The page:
Ravens' Fuller, Carter share similarities.

OWINGS MILLS – Staring forward at receivers trying to invade their territory, Dale Carter and Corey Fuller delay patterns with trademark roughhouse tactics before backpedaling into the secondary.<br><br> It's a technique both of the Baltimore Ravens' veteran cornerbacks have executed thousands of times since joining the NFL over a decade ago.<br>

With Pro Bowl cornerback Chris McAlister absent because of a contract dispute and Gary Baxter recovering from abdominal hernia surgery, Carter, 34, and Fuller, 33, are running with the starters this week at a mandatory minicamp.

For Carter, a four-time Pro Bowl selection and a five-time violator of the NFL substance-abuse policy who is one strike away from a permanent ban, a one-year, veteran minimum contract represents another fresh start.

"When you have your ups and downs in life, they make you stronger," said Carter, who has intercepted 24 passes in a dozen seasons during prior stints with the Kansas City Chiefs, Minnesota Vikings, Denver Broncos and New Orleans Saints. "I'm obviously not the same person I was a few years ago because I overcame a lot of stuff. It made me a stronger person.

"I wouldn't say I've slowed down, but I've started thinking more positively, knowing what's right from wrong. I knew right from wrong, but now I choose to do the right thing. This is my passion."

For Fuller, who faces felony gambling and firearm charges and a misdemeanor gambling charge in Florida after being beset by injuries last season, football is a welcome distraction from his legal troubles.

Fuller's grandmother died during his tumultuous off-season that included: a shootout with a masked intruder at his home in Tallahassee, Fla.; with law enforcement officers raiding his house months later and taking him away in handcuffs to jail as a man accused of officiating over high-stakes card games while wearing a handgun on his hip.

He has vowed to leave his hometown once the situation is resolved.

"I'm blessed," Fuller said. "I'm living, and that's the bottom line. It seems like the devil is always at work, but I know what it takes to overcome the devil.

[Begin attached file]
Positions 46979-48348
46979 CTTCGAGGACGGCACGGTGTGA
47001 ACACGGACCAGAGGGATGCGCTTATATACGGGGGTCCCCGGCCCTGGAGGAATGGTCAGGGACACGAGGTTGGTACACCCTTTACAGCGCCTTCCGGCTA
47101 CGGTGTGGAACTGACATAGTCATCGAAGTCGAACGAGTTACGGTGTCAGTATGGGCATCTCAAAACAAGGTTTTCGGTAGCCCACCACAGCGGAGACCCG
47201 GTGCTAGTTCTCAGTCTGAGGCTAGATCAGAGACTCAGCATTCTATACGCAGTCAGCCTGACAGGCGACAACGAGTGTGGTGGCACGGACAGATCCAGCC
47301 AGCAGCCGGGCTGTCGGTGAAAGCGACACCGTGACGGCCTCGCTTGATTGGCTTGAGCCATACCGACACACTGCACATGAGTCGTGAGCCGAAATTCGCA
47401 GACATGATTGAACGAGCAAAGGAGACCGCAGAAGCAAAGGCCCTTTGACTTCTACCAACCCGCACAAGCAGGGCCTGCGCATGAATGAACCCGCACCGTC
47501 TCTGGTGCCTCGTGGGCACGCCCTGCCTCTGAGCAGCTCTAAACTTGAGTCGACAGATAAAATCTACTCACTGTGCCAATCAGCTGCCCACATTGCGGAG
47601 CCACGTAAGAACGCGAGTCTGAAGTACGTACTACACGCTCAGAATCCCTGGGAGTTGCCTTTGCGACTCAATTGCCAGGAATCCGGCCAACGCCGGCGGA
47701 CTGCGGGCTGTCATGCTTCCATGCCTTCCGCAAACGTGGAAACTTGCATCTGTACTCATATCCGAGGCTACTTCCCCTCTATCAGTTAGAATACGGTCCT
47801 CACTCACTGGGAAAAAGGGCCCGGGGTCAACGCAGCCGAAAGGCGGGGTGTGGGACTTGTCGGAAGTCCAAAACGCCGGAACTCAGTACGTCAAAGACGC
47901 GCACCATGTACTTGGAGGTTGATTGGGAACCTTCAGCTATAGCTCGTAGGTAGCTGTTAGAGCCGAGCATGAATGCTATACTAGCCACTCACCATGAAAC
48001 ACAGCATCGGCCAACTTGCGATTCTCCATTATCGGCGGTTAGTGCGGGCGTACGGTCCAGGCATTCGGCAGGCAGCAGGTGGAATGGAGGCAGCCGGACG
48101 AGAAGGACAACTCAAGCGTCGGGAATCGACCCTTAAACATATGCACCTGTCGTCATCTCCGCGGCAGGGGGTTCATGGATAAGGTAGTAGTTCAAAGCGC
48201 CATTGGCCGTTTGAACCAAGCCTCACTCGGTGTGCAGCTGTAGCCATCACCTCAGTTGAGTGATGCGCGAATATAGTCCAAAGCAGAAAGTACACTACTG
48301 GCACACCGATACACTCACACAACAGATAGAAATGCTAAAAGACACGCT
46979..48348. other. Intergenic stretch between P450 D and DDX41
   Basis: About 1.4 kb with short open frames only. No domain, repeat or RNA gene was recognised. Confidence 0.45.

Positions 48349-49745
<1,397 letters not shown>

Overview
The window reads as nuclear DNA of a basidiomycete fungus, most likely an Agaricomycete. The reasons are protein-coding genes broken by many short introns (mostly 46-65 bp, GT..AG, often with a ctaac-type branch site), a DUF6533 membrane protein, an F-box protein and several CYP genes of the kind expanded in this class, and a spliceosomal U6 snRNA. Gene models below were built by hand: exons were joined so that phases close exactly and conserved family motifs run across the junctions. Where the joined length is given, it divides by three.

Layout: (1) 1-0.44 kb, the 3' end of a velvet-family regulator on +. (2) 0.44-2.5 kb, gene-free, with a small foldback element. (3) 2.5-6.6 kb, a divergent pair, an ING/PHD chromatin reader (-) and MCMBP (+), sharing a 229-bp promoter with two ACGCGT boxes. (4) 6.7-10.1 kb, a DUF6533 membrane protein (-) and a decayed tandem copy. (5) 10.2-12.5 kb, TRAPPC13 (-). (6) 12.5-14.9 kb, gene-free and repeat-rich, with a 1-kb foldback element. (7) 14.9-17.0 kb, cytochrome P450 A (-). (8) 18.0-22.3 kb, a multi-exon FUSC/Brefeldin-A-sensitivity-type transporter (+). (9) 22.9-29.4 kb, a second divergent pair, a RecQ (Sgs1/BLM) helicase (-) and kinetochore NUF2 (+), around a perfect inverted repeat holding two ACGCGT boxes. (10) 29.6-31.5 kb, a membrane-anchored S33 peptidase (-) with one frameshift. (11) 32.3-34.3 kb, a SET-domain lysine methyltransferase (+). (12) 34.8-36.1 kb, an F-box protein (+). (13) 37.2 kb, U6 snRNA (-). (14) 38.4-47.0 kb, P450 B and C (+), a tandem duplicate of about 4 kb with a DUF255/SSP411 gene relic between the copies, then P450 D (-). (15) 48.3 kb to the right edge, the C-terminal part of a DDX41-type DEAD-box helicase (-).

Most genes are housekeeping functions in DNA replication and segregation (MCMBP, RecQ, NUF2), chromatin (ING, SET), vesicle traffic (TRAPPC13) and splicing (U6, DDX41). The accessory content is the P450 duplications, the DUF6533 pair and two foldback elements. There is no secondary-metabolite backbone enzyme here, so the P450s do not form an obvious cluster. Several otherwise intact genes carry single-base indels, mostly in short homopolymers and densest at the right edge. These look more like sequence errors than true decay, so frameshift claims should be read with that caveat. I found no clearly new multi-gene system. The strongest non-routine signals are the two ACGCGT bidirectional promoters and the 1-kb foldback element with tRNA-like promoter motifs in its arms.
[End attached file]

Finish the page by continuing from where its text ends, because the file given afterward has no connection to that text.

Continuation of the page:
"I wouldn't wish this on my worst enemy, but nobody victimized me. I victimized myself. Right now, I'm at peace, back on a football field. I kind of like it quiet out there." 

The collective experience and skills of Fuller and Carter are valued highly by the team. Both are contending for nickel and dime package duties along with Chad Williams, Ray Walls and Bart Scott.

"That's a cumulative knowledge as a coach you can only hope to communicate," Ravens coach Brian Billick said. "The younger players can tap into that."

In particular, Carter has been impressive this week in shadowing receivers and intercepting passes. At 6-foot-1, 194 pounds, he blends ideal size with speed. Fuller said he has lost a few pounds from last season, but is still listed at 5-10, 220 pounds.

"Both of those guys are up there in years where it would be foolish of us to rely on them on an every-down basis," defensive coordinator Mike Nolan said. "I think both have some time left and are doing a good job. When it's coming to a close to some degree, it's like the realization of growing up and leaving the nest. 

"There will be a day at some point where they've got to pay the bills without football. But that's not right now."

The shootout was the most sobering experience for Fuller. Twenty gunshots were exchanged and his home was riddled with bullet holes, but no one was hurt or arrested.

"Football is secondary to people kicking in your door, shooting at you and you've got to shoot back in self-defense," said Fuller, who posted an unclaimed reward for his assailant's capture. 

Including Fuller, Jamal Lewis (federal drug conspiracy) and Terrell Suggs (aggravated assault), Ravens players face six felonies in three states.

"I think even in the midst of a storm you can find a silver lining," Fuller said. "Somebody can learn from this situation from myself, Jamal and Terrell."

In 2000, Carter was suspended for 1 ½ years for violating the league's drug and alcohol policies.

He signed a seven-year, $28 million contract with New Orleans in 2002, but was suspended again and eventually reinstated. The NFL management council told Carter he must abstain from any use of alcohol. Carter said drinking a few beers triggered his suspension.

Carter filed for bankruptcy Feb. 15, 2002, listing his debts to more than 20 creditors as $4.9 million and his assets at more than $1 million. He ended last year on injured reserve after starting eight games for the Saints.

Now, he has another chance to play football after joining the Ravens.

"I've been in the league 12 years and I've got everything I want, but I don't have a ring and I have a good chance to get one here," Carter said. "I love the chances of this team. With the chemistry they have here, I was like in awe."

NOTES: Offensive tackle Orlando Brown was excused from practice for personal reasons. … The Ravens were joined by three players returning from NFL Europe: receiver Todd Devoe, offensive tackle Tony Pashos and linebacker James Harrison. Defensive tackle Aubrayo Franklin is preparing for the World Bowl with the Frankfurt Galaxy. … Rookie receiver Devard Darling made an acrobatic sideline catch and ran it in for a touchdown. … Linebackers coach Mike Singletary isn't here this week following the death of his mother. … Safety Will Demps will donate a pool table today to the Baltimore Police Athletic League.

Aaron Wilson writes for the Carroll County Times.

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